What is a Goal?
A Goal can be defined as attaining a specific level of proficiency on a task usually within a specified time limit (Locke, Shaw, Saari and Latham, 1981). We can have objective goals such as improving our bench press one rep max from 80kg to 100kg or they can be subjective, this may just involve increased satisfaction and well-being in your own appearance.
Goals can be performance based, which involves improving actual performance in relation to their own standard of excellence. They can be Outcome based, which refer to the desired outcome of a competition. Finally they can be process based, this refers to improving the execution of a specific strategy or movement for example.
Applying Goals to your Training?
- Goals Must be Specific– Setting Highly specific goals has been proven to be far more effective in eliciting high task performance compared to “Do Your Best Goals” (Locke and Latham, 1990). Thus it is far more useful to set a specific target weight to achieve than to just say “I’m going to try to lose a bit of weight”.
- Form Goal-Achievement strategies- This involves devising a diet and training programme that is built toward achieving your goal. Your strategy is like a map, if you follow it exactly there is no reason why you shouldn’t achieve your goal.
- Set Long and Short Term Goals– A long term goal directs our attention to the future, they are the journeys end, and this could be anything from Fat loss, Muscular gains or Improved CV fitness. Whereas a short term goal is a smaller more manageable goal, it is helpful in providing information on what we need to do/alter in order to achieve our long term aim. When achieve short term goals they are effective in providing motivation as they show we are progressing and that our long term goal is in fact attainable.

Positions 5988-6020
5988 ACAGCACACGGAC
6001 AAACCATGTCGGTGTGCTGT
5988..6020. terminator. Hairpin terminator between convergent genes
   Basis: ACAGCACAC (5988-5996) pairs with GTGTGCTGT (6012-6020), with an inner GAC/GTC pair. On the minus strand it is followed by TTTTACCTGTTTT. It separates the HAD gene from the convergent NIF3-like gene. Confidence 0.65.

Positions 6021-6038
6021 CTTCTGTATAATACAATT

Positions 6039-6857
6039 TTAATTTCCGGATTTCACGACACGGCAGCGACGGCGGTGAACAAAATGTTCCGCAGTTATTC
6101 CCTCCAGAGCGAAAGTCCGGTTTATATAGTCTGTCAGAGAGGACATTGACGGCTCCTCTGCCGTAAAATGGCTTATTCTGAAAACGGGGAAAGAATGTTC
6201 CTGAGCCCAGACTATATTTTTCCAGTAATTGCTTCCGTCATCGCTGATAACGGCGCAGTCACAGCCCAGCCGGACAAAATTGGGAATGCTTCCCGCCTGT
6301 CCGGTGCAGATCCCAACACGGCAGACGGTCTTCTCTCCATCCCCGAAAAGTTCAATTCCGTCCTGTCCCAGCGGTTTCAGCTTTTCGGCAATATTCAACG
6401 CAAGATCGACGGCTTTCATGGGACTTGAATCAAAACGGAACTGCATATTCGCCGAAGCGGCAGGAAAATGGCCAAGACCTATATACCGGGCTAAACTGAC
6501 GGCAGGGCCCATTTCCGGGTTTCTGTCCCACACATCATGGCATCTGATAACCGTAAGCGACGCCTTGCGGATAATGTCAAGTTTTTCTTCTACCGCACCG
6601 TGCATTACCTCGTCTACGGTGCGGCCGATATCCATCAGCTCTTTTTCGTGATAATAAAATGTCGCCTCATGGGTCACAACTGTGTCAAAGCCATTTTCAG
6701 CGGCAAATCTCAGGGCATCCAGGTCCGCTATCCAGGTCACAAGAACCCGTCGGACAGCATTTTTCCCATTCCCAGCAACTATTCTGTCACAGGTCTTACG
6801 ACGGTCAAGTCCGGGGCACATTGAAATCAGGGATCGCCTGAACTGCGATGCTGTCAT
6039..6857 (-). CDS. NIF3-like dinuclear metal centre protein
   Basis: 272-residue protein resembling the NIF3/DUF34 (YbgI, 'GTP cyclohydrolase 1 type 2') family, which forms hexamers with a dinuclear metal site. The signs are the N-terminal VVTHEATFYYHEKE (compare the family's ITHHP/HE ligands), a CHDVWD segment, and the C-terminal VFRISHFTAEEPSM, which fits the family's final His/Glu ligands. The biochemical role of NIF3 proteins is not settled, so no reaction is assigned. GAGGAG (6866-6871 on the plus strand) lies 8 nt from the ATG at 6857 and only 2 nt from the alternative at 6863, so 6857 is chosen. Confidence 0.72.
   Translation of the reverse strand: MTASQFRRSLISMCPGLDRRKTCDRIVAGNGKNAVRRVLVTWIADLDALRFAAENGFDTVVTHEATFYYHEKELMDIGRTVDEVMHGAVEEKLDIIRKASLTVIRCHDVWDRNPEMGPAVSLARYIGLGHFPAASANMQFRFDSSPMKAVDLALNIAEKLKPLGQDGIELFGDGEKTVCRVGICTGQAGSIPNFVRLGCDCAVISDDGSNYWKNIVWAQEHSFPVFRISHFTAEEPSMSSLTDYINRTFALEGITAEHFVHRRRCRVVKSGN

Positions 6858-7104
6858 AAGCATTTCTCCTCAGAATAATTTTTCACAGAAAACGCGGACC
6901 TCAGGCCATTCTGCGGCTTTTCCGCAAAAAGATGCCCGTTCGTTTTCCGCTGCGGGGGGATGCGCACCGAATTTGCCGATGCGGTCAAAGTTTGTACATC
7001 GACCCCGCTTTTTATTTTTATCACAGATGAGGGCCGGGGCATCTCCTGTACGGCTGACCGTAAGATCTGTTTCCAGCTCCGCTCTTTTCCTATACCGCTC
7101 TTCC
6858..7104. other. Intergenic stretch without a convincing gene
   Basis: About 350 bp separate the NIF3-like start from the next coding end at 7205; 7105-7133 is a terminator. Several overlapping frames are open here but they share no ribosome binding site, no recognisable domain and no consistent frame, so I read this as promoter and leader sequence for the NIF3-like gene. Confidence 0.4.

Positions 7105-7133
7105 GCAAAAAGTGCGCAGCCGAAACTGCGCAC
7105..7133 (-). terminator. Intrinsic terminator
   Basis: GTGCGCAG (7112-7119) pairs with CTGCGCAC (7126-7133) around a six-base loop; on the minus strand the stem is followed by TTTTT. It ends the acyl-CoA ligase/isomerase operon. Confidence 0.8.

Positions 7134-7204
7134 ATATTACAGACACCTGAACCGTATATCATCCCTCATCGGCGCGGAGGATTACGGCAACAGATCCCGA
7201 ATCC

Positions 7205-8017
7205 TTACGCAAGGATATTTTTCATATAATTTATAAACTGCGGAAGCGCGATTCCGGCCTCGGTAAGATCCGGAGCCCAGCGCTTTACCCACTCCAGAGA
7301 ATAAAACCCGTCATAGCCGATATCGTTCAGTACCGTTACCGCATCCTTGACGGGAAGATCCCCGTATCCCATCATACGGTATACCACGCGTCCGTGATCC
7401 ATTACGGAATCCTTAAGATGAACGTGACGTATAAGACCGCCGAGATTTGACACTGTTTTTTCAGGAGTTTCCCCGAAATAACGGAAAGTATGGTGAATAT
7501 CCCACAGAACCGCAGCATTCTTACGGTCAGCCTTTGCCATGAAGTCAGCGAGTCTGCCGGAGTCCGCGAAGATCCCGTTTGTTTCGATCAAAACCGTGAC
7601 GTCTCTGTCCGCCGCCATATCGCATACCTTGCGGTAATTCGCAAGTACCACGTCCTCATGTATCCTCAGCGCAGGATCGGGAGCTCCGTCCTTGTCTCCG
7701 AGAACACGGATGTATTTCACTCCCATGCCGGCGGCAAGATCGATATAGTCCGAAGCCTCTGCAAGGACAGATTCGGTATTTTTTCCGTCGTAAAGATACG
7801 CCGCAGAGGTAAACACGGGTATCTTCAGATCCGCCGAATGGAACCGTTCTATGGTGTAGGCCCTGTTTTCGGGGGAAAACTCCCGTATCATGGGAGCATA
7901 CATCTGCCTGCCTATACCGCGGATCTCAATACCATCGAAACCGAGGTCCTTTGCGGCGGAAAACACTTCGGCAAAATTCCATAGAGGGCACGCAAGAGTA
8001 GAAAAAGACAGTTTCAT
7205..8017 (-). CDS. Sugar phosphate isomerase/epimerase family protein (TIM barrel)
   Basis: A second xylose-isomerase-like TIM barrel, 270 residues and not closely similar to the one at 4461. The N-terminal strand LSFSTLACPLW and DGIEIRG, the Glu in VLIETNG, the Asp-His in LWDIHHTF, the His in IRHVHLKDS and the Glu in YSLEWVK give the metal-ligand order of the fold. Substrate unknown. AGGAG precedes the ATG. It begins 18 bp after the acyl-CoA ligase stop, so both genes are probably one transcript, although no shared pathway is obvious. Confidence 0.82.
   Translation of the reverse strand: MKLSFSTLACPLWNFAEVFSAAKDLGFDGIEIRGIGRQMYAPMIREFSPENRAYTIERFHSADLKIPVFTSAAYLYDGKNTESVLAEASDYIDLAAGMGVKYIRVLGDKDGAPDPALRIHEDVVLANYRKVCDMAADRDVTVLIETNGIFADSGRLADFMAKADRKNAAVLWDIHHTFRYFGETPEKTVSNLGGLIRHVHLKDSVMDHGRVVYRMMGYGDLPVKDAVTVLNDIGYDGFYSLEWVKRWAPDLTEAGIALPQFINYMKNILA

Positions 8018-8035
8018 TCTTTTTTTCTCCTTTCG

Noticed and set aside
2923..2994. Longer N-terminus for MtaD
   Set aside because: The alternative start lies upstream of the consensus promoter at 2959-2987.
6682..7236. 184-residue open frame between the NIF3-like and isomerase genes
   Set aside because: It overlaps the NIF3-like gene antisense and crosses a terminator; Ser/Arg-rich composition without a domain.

- Realistic but Challenging- Locke and Latham found that goals should be difficult and challenging yet attainable (1990). If we set goals that are too easy then it is unlikely we will apply maximum effort, but if goals are too difficult and unrealistic it will often lead to frustration, decreased motivation and lowered self-confidence.
Why are goals beneficial?
- Motivation- Goals influence our performance by directing our attention toward the task and necessary behaviour required to achieve this task (Locke, 1968). Goals also activate effort and enhance our persistence, they do this by providing a standard of training we must meet each session in order to achieve our goal. By reaching our short term goals we are developing motivation and confidence that we are capable of reaching our long term goal.
- Goal Regulation- Goals improve self-regulation, involving the cultivation of thoughts, emotions and behaviours that are planned toward achieving your personal goal (Zimmerman, 2000). Research by Zimmerman and Kitsantas 2001 found that expert athletes use more self-regulation than non-expert. For example they do this by selecting more specific process goals, they monitor their performance outcomes more regularly. Not only does self-regulation enhance performance, it also improves performer satisfaction.
Setting goals is essential in all aspects of life if you intend to improve and keep excelling, it is particularly useful in Sporting environment and the gym. By setting goals and devising plans on how to achieve these goals, you will wake up each day knowing what you want to achieve and how you set out to do it. This will prevent you from just drifting and not really progressing, it will provide you with responsibility and motivation. For example only you can decide whether you want to change, it will be your responsibility to stick to your eating plan, to get to the gym and train no matter what the circumstances, you may have to miss the odd meal or night out here and there but at the end of it all it will have been worth it when you have achieved your goal.